Saturday, 15 August 2015

15th August 1915

The view to the left of the 7th battery's position, on the 15th August 1915.

Sunday August 15

Last night there was severe rifle and machine gun fire and also the Turks threw many bombs.  No. 4 gun put in some very good work and the Turks soon quieted up.  The Inf. General gave the 7th Battery great praise again and the other Generals also.  Yesterday two Turkish women were captured; they were sniping at our men.  A lot of mules were captured off the Turks.  I heard a cobber in the B.A.C. that Bob Ralfe was wounded in the thigh yesterday on the beach.  He has been here about a month and I hadn't heard of him or seen him.  He was temporarily attached to the D.A.P. and for the last few days had been run down in health.

Sunday 15th Aug

A windy blowy day and much cooler. It seems from all appearances that a terrible mess has been made by our leaders in the campaign here. Everything points to this. I hear our casualties in this new development have been enormous and yet we seem no nearer the end. Something is radically wrong somewhere. Yesterday one of our observers spotted a large number of Turks organising apparently for an attack and instantly one of our guns poured into them about 8 high explosives with great effect. They scattered in all directions. The force against which it was thought the attack was to be made was a ridge called Lonesome Pine and it has been a source of danger as it was not too strong since we had captured it. The odour from the dead is very strong and no doubt the hot oppressive weather has accentuated the decomposition of the bodies.

(Captain William Charles Waite, temporary O/C 7th Battery)

0020 6 [percussion +] 17 [time shrapnel at trenches SE of LONE PINE] [illegible]

enemy gun replied with 14 rounds against our No 4 Gun

0520 2 rounds fired at same target

1640 1 HE + 8 shrapnel per. fired at emplacements LONE PINE

1755 2 rounds shrapnel at party in communication trenches SNIPERS RIDGE.  Congratulatory message received from Gen Walker o/c Division on support given to Infantry + work of Battery during operations on LONE PINE.

2210 5 rounds fired at Comm Trench E of LONE PINE 

Sunday 15th August 

Today we commence our 17th week in Gallipoli. Gen Hobbs consulted me today regarding employment of 3Pr naval guns which are expected shortly. He agreed with my suggestion that they should be grouped with 18pr Batteries in pairs under Battery Commanders. If we can succeed in getting the required number they will be of great value. Getting our new telephone lines and permanent poles established. Good progress made. Big mail in. No letters from home, only two papers from Nell. Miss Cowlishaw wrote me on May 21st. letter has been chasing me round and only reached here yesterday. Generally had a quiet day though the enemy shelled our Lone Pine position consistently for an hour, one man only being killed. We discovered a nice new gun emplacement yesterday, so Burgess let off a few rounds of H.E. shell and completely demolished it. Our H.E. is coming forward gradually and is a great adjunct to our usual ammunition. Col White called in to congratulate me on the Artillery work of this flank.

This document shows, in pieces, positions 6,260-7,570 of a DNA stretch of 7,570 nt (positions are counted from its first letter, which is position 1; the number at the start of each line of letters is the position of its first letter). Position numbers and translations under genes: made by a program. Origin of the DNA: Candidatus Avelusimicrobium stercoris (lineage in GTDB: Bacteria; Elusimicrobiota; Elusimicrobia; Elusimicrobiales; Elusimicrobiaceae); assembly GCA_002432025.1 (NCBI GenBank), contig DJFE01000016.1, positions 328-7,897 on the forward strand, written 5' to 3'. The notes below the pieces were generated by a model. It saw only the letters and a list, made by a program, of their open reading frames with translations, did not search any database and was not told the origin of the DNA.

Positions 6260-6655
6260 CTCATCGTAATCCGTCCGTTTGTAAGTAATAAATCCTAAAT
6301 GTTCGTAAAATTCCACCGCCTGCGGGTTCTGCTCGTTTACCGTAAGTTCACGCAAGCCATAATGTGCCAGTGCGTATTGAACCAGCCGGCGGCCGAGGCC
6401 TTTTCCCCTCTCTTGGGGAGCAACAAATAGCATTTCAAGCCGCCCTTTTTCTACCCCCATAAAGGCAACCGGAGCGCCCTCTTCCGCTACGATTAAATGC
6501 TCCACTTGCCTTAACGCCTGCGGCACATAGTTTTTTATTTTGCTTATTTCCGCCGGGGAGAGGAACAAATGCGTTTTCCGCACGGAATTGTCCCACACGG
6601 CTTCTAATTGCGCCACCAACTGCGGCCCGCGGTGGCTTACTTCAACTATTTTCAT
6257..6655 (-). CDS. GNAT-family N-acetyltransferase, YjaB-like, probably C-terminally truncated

1740 Gunner Thomas Ernest Llewellyn Moore, aged 27
Born in Napier, New Zealand, Thomas Moore emigrated to Australia where he took up work as a Stockman.  Enlisting in Brisbane on the late date of the 16th September 1914, only 9 days prior to the 7th Battery's departure on the A22 Rangatira, he was another of the 7th Battery 'originals,' spending time in Egypt before deployment to Gallipoli.  One of four artillerymen wounded by a Turkish shell strike on the 7th Battery's No. 2 Gun on the 11th August 1915, Gunner Moore was immediately transferred to the Hospital Ship Valdivia alongside his critically wounded mate Bombardier McKinnon, suffering from shrapnel wounds to his abdomen.  Watching on as his mate passed away & was buried at sea, Thomas held on for four more days as the Valdavia steamed towards Alexandria, Egypt.  Unable to hold on any longer, Thomas succumbed & passed away on the 15th August, just 2 days short days before his 28th Birthday - he was buried at sea, presided over by Victorian Chaplain Frederick William Wray, who was also being shipped off the Gallipoli Peninsula with enteritis.

The below stood as Thomas's Will, now held as part of his Service Dossier with the National Archives of Australia, making sure that his mates of the 7th Battery were paid in full for money borrowed during the Campaign:


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